The Hindu | KOCHI | January 05, 2017 |
The Kerala High Court has declared unconstitutional the University Grants Commissions‘s (UGC) National Eligibility Test criterion that the top 15 per cent of candidates from each the four reserved categories on the merit list will be declared qualified for eligibility for the post of assistant professors. The court passed the judgment while allowing writ petitions filed by the Nair Service Society (NSS) and a general merit candidate. As per the UGC notification regarding the procedure and criteria for declaration of results, the merit list of candidates who secured minimum marks would be prepared subject wise as also reserved category wise (other backward classes, disabled persons, Scheduled Castes and Scheduled Tribes) based on the aggregate marks secured by the candidates in all the three papers and the top 15 per cent candidates in all the categories will be declared NET qualified for eligibility for assistant professors.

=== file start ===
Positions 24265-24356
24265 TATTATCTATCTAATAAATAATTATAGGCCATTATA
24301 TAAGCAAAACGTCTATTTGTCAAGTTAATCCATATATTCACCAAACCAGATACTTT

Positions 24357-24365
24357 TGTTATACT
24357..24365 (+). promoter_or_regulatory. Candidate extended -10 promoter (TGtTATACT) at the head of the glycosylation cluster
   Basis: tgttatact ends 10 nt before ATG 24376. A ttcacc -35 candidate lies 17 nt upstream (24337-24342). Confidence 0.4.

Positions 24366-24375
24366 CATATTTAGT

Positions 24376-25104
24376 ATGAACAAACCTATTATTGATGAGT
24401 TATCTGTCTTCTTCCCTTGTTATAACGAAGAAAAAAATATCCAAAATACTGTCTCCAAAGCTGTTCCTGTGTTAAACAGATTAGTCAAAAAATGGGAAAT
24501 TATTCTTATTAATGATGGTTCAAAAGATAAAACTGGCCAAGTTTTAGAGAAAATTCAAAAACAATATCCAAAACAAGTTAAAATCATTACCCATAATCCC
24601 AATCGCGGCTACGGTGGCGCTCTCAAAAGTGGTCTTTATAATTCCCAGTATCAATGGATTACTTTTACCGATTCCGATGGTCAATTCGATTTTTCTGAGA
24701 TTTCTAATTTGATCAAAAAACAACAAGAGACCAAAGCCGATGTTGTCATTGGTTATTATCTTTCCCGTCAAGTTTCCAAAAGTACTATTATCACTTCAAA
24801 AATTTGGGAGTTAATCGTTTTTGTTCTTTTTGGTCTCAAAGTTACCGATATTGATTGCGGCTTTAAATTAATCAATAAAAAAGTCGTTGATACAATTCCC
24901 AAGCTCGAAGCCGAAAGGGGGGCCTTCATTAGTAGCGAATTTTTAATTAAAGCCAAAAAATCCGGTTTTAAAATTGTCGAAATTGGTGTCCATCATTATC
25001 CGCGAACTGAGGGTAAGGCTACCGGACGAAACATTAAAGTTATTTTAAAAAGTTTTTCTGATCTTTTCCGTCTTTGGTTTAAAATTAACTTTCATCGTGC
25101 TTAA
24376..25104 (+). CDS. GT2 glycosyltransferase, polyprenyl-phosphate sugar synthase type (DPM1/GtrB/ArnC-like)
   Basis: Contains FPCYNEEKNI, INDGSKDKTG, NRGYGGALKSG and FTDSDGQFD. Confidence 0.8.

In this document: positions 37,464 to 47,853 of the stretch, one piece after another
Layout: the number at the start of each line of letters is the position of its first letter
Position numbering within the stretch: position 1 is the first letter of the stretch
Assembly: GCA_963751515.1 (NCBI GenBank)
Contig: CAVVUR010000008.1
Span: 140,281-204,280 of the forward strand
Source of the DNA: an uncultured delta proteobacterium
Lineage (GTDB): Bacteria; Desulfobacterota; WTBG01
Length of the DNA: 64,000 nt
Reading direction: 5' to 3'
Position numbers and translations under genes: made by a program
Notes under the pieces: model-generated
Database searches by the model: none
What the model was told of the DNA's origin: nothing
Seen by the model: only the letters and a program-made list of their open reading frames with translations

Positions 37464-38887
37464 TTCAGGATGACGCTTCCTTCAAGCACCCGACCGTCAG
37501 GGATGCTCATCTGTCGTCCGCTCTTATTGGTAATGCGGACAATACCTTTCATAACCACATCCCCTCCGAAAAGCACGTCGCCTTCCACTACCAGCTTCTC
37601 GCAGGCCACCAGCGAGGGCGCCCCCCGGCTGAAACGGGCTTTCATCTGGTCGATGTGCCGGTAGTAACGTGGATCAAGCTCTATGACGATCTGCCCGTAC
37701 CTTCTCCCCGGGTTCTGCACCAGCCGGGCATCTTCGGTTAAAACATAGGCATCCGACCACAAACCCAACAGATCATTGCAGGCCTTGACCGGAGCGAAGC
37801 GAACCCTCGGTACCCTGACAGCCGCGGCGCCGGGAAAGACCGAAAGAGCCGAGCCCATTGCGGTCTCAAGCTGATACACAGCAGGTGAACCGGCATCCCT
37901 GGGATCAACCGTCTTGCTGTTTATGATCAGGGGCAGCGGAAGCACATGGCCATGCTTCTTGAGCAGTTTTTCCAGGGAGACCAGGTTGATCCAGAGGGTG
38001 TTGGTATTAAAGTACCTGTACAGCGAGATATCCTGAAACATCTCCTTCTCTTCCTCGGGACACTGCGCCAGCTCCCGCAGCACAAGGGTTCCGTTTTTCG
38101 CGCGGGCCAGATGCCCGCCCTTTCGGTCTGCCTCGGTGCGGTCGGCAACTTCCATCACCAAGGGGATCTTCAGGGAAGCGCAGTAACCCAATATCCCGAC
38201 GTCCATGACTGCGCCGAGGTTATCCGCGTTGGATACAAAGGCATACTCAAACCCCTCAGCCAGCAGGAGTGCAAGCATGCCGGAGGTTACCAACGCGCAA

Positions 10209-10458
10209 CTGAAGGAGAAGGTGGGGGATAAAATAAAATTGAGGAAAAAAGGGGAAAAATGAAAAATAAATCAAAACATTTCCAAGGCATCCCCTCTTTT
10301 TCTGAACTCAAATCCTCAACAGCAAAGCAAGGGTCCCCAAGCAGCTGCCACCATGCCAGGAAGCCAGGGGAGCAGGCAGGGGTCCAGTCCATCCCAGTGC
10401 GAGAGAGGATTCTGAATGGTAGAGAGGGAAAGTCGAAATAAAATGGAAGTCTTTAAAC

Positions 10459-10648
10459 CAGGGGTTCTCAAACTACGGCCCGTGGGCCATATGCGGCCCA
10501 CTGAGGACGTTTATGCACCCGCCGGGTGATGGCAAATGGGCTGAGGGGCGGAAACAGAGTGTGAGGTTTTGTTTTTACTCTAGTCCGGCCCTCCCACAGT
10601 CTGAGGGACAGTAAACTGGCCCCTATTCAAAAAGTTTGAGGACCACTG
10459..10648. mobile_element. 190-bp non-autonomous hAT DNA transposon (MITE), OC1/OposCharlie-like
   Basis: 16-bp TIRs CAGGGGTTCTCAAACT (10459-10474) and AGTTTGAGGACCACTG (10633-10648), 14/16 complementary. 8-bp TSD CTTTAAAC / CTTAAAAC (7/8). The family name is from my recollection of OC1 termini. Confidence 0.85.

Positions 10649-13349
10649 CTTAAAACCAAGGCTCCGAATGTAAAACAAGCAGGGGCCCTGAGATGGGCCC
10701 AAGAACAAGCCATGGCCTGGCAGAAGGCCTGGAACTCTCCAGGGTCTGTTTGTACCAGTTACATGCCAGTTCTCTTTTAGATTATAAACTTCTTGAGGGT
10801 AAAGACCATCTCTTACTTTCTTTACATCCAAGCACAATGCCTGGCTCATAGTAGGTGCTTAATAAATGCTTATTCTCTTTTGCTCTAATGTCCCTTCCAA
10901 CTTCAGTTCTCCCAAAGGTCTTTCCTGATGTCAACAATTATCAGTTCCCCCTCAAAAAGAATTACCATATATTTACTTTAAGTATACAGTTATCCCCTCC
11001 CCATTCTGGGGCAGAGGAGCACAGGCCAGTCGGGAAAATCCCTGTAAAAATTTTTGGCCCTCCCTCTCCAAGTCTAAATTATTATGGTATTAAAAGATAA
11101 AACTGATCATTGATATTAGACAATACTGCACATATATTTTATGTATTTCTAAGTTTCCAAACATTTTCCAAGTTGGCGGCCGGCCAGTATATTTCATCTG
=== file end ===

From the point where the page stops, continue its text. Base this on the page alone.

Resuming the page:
According to the petitioners, in the light of the lower minimum marks prescribed for the candidates belonging to the reserved categories, the number of candidates securing minimum marks in NET from the reserved categories was more than the number of general category candidates securing minimum marks. Therefore, when the top 15 per cent of candidates from each category, subject wise, were qualified in NET, the qualified candidates in NET from the reserved categories far outnumbered the general category qualified candidates. The court observed that if the impugned criteria were adopted, the number of NET qualified general category candidates would be skeletal. The court noted that in the last selection process, the number of candidates qualified from the reserved categories for some subjects went up to 91.8 per cent and the average was 62.17 per cent. The court said a criterion which was likely to eliminate more than 50 per cent of the candidates from general category from acquiring the NET qualification cannot be said to be a valid one, especially when they, or at least a substantial number among them, were more meritorious than the candidates qualified from the reserved categories. The court made clear that this judgment would not affect the result of the NET already held. The court observed that the UGC was free to evolve a criterion which would not affect the sufficiency of meritorious candidates from the general category for selection to all open vacancies in future NETs. – Courtesy / Read / Download the Judgement – LiveLaw. in